Microsoft plans to reduce the price its partners will pay for its newest customer relationship management software, code-named Titan, the company's latest foray into SaaS (software as a service) CRM.
Microsoft has enrolled partners throughout the world to sell Titan, whose formal name is Microsoft Dynamics CRM 4.0. Those partners will pay 40 percent less for subscription licenses for the on-demand version, the company plans to announce on Tuesday at Convergence 2007, Microsoft's European customer conference for its Dynamics business applications.
Partners will now pay 40 percent less than they're paying for the previous version of the software, Dynamics 3.0. Those charges vary by country and currency, said Mark Corley, senior director of Microsoft's CRM channel strategy.
Partners pay licensing fees to Microsoft based on the number of seats they've installed for their clients, said Bryan Nielson, director of worldwide product marketing for Dynamics CRM.
"We give the software up front, and they pay us per use per month based on actual usage," Nielson said. "They are only paying for what they use."
CRM pricing models vary, but some software vendors require their partners to pay up front regardless of how many seats they sell, Nielson said. But the 40 percent price drop for partners doesn't mean that end-customers will see a commensurate saving.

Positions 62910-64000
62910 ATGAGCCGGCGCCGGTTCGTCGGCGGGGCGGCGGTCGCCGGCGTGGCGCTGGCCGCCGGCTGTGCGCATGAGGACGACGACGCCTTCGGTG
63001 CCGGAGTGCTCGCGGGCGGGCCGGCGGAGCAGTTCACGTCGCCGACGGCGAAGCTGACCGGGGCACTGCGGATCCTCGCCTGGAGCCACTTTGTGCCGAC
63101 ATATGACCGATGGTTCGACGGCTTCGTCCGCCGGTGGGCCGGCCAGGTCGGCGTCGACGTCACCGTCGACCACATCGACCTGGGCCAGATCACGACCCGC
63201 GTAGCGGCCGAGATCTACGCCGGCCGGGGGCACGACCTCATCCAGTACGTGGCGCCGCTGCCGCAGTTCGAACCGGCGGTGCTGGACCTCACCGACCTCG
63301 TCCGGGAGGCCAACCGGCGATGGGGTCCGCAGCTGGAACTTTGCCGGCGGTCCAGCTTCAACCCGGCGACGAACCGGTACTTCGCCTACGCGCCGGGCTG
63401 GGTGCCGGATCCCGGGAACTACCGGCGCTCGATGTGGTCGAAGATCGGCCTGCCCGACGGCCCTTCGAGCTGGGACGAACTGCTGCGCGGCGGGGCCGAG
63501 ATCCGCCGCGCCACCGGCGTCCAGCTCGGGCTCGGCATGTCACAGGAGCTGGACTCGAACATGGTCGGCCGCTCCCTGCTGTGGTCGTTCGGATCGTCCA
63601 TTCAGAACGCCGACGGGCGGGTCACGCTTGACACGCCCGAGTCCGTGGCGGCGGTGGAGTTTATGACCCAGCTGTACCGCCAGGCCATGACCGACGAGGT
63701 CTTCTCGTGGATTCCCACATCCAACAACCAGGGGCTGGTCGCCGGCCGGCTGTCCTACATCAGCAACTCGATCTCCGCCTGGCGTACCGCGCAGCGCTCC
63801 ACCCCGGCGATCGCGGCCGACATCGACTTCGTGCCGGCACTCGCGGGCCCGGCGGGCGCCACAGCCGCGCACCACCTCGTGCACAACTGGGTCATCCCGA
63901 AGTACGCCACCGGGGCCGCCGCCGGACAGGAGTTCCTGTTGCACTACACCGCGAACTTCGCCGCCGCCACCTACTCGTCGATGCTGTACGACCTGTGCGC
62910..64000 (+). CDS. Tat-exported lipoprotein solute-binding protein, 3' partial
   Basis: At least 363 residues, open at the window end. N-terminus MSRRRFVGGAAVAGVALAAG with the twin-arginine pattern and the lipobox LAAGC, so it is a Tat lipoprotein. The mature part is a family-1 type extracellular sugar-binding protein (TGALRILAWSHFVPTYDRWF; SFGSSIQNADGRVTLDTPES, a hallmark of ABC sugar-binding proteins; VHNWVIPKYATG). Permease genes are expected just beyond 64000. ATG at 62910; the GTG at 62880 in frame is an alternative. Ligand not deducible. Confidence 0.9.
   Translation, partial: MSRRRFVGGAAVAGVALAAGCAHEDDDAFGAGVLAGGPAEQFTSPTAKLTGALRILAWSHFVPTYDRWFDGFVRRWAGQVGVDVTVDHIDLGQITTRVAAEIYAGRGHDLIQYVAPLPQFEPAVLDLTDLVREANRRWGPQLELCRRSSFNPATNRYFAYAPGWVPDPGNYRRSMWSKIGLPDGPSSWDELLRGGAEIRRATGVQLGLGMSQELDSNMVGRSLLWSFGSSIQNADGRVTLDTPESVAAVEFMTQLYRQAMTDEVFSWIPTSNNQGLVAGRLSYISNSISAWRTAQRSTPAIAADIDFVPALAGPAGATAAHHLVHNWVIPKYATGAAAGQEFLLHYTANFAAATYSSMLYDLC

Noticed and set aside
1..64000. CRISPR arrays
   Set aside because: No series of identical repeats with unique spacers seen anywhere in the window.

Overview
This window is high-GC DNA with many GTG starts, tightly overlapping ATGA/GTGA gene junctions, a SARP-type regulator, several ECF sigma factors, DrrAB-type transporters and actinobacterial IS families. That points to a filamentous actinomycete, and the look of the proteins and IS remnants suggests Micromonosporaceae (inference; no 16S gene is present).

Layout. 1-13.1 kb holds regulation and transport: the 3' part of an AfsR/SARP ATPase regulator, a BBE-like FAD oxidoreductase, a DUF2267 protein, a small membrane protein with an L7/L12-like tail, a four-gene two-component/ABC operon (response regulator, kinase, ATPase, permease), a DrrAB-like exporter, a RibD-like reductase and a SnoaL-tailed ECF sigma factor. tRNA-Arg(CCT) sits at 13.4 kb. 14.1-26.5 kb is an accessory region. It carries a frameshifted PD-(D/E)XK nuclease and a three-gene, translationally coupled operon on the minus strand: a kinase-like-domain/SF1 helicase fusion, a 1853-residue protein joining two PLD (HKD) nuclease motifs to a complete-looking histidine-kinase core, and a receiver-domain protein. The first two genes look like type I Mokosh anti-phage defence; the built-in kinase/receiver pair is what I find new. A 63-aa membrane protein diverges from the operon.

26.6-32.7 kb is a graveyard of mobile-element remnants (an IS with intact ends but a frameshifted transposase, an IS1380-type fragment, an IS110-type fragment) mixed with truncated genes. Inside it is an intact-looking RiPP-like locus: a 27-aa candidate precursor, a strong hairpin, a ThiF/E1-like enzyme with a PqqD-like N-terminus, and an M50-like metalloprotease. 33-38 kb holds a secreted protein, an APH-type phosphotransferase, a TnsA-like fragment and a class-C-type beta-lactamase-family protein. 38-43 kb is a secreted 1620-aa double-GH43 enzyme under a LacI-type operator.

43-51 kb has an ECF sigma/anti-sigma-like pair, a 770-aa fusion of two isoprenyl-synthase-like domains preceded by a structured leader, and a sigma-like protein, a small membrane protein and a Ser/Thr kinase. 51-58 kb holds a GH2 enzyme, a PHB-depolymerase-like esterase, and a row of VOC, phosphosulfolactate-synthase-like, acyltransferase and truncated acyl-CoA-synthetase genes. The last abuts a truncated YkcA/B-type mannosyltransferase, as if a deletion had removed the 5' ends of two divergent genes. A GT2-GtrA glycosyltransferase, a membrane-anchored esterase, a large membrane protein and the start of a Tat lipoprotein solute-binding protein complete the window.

Partners will have the power to set their own pricing. "The drop in cost to partners should theoretically allow partners to reduce the price to customers," said a Microsoft spokeswoman.
An executive with a Microsoft CRM partner in Europe, who wished to remain anonymous, said Microsoft's previous prices had been a bit high, but a lower price should help hosted CRM become a more attractive options for smaller companies with lesser IT funds.
Some businesses liked that Microsoft CRM is delivered through familiar products such as Outlook, but were concerned about configuration difficulties, he said. "Hopefully, going forward with version four, there will be a product that will not only compete on price but can be configured and managed through the partner network," he said.
Dynamics CRM 4.0 was supposed to be released around June or July, but Nielson said it will be released by year end. In general, Titan delivers customer-relationship information through applications such as Microsoft's Outlook e-mail program, the Internet Explorer browser, or its Office productivity suite.
Microsoft is offering three versions of Titan, all of which are variations on the same code base. It's offering a SaaS option, where the applications and data are hosted on the partner's IT infrastructure. The partners use Titan as a base and then build specific enhancements onto the software for certain industries, such as real estate, Nielson said.
The second option is on-premise, where the CRM software and data is on the end-customer's infrastructure. The last is Dynamics CRM Live, which is SaaS but hosted on Microsoft's infrastructure. That option will only be available in North America, although Microsoft said it plans to roll it out worldwide.
The success of Salesforce.com over the last few years awoke other large software vendors such as SAP, Oracle, and Microsoft to invest in hosted offerings.